PRYWES, MOSHE (1914–1998), Israeli physician and medical educator, born in Warsaw, Poland, to a distinguished Jewish family. He studied medicine at the University of Tours, France, from 1931 to 1933 and at the University of Warsaw from 1933 to 1939. In 1939 he was mobilized into the Polish army as a medical officer and from 1940 to 1945 was a prisoner in the U.S.S.R. As a prisoner, he became the medical director of a 350–bed hospital. From 1945 to 1946, he was head of surgery in the Kherson hospital in Ukraine and later became a chief assistant in the department of surgery, University Hospital, Gdansk, Poland. In Paris, from 1947 to 1951, he headed the medical services of the Union ose, international Jewish medical organization, and organized preventive and curative services for Jewish communities in Europe, Morocco, Tunisia, and Libya. He immigrated to Israel in 1951, joined the Hebrew University-Hadassah Medical School as assistant dean and later became associate dean (1955), and associate professor and head of the department of medical education in 1965. In 1968, he was appointed vice president, resigning in 1973 to take up his appointment as president of the University of the Negev (now the Ben-Gurion University of the Negev), to devote himself to acting as dean of the Faculty of Health Sciences of the university, as well as director of Health Services for the Negev region on behalf of both Kuppat Ḥolim and the Ministry of Health. Prywes was a delegate to the World Conference on Medical Education and a member of the World Health Organization's Advisory Board on Medical Research. He was chairman of the scientific subcommittee of the France-Israel Cultural Agreement, and was made a Chevalier of the Legion of Honor by the French government for his work in this capacity. He served as editor-in-chief of the Israel Journal of Medical Sciences, and edited a number of works, including Medical and Biological Research in Israel (1960), Health Problems in Developing States (1968; with A.M. Davies), and Topics in Basic Immunology (1969; with M. Sela). He was elected senior member of the Institute of Medicine, National Academy of Sciences, U.S., 1983, and in 1990, Prywes received the Israel Prize in life sciences for his pioneering work in medical education. In 1995 he was awarded the Ben-Gurion Foundation's Ben Gurion prize.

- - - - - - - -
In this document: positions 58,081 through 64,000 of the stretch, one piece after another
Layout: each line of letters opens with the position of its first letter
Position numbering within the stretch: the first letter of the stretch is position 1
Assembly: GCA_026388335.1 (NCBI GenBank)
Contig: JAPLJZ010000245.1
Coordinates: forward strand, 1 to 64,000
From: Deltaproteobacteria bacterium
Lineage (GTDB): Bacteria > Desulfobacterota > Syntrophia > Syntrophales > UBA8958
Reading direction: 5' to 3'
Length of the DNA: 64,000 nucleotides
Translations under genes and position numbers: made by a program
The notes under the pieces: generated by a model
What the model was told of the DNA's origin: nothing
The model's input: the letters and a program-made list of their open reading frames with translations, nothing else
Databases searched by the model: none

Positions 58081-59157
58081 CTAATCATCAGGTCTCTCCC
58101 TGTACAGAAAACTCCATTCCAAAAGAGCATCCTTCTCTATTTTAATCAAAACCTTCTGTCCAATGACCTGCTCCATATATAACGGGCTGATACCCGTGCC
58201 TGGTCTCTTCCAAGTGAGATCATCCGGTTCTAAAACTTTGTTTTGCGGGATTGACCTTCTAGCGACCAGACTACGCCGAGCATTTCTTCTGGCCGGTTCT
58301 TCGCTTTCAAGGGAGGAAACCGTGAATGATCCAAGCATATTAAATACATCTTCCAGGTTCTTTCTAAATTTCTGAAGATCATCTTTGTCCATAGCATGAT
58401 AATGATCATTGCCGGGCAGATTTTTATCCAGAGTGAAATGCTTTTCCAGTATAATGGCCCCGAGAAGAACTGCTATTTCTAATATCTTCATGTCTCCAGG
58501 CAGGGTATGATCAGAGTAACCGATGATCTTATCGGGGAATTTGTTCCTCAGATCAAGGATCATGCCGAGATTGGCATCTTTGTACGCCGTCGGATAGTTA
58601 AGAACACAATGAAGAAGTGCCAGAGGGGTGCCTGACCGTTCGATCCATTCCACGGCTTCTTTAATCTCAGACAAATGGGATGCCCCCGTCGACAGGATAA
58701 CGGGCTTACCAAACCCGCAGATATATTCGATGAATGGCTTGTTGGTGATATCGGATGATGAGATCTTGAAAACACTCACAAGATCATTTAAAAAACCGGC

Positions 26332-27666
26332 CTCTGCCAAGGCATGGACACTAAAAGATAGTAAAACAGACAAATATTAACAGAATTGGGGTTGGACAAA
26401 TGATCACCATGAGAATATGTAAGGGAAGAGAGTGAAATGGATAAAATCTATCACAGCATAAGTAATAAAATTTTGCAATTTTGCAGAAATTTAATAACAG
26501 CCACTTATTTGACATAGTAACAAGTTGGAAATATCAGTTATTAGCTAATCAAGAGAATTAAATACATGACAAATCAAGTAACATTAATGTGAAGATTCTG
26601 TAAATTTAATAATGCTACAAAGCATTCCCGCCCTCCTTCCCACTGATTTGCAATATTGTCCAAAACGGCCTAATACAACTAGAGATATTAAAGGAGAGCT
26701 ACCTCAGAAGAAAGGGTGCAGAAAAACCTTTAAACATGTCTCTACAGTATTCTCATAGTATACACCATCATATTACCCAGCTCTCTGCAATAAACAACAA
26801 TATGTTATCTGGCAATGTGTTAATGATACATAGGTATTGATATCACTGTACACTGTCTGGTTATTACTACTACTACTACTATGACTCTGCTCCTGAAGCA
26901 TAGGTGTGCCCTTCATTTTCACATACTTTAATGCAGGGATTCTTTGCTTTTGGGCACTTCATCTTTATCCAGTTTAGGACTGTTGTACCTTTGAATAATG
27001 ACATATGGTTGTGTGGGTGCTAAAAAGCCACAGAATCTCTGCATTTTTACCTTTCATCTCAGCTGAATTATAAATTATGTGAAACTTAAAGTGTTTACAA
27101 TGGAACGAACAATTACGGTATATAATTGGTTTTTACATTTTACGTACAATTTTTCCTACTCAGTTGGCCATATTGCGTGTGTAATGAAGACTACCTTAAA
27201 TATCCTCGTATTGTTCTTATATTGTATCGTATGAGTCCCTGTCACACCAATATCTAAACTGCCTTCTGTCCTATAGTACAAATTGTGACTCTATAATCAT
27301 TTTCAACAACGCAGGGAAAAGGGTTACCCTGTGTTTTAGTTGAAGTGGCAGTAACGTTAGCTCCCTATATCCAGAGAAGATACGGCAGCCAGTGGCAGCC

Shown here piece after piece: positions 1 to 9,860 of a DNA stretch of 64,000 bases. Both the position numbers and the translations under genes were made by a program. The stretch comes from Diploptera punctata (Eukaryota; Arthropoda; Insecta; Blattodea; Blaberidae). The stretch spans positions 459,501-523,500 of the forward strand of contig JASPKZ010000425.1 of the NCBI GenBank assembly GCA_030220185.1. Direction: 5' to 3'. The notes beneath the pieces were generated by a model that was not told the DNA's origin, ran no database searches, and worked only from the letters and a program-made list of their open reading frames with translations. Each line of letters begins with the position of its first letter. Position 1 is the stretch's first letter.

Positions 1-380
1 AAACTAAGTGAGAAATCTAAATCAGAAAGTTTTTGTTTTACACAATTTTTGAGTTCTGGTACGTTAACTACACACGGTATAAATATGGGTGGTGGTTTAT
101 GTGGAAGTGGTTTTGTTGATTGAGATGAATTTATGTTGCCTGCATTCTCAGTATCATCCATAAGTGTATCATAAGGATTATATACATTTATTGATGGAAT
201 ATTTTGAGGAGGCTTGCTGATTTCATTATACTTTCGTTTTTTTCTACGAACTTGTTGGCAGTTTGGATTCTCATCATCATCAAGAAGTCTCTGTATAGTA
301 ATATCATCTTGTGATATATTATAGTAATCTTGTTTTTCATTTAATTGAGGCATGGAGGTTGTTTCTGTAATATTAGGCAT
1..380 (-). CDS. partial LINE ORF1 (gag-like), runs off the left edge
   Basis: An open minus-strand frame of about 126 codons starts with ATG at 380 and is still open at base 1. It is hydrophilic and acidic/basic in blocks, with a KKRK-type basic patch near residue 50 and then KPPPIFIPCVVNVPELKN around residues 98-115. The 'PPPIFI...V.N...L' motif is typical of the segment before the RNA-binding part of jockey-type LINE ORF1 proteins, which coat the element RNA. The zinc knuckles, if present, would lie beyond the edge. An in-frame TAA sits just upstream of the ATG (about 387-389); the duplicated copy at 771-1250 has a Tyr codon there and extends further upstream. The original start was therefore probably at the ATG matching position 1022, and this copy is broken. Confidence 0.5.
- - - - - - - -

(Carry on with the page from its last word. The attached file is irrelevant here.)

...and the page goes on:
[Bracha Rager (2nd ed.)]